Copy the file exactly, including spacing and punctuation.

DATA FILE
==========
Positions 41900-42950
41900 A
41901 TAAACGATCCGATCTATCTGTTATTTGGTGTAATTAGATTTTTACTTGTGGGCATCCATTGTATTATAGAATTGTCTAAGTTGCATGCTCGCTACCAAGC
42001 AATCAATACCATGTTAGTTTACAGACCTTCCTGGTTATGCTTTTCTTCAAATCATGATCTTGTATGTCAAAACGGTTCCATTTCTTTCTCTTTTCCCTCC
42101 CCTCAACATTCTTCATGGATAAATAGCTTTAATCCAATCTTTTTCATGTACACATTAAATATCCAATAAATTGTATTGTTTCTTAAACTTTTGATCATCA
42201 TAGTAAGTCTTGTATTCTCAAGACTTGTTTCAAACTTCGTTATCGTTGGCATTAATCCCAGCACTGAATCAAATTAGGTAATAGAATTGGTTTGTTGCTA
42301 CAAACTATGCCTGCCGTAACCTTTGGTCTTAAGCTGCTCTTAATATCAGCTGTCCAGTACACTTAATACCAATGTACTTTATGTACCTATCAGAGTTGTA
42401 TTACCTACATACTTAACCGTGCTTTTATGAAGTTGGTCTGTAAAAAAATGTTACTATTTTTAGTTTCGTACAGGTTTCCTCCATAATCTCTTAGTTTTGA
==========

Positions 41900-42950
41900 A
41901 TAAACGATCCGATCTATCTGTTATTTGGTGTAATTAGATTTTTACTTGTGGGCATCCATTGTATTATAGAATTGTCTAAGTTGCATGCTCGCTACCAAGC
42001 AATCAATACCATGTTAGTTTACAGACCTTCCTGGTTATGCTTTTCTTCAAATCATGATCTTGTATGTCAAAACGGTTCCATTTCTTTCTCTTTTCCCTCC
42101 CCTCAACATTCTTCATGGATAAATAGCTTTAATCCAATCTTTTTCATGTACACATTAAATATCCAATAAATTGTATTGTTTCTTAAACTTTTGATCATCA
42201 TAGTAAGTCTTGTATTCTCAAGACTTGTTTCAAACTTCGTTATCGTTGGCATTAATCCCAGCACTGAATCAAATTAGGTAATAGAATTGGTTTGTTGCTA
42301 CAAACTATGCCTGCCGTAACCTTTGGTCTTAAGCTGCTCTTAATATCAGCTGTCCAGTACACTTAATACCAATGTACTTTATGTACCTATCAGAGTTGTA
42401 TTACCTACATACTTAACCGTGCTTTTATGAAGTTGGTCTGTAAAAAAATGTTACTATTTTTAGTTTCGTACAGGTTTCCTCCATAATCTCTTAGTTTTGA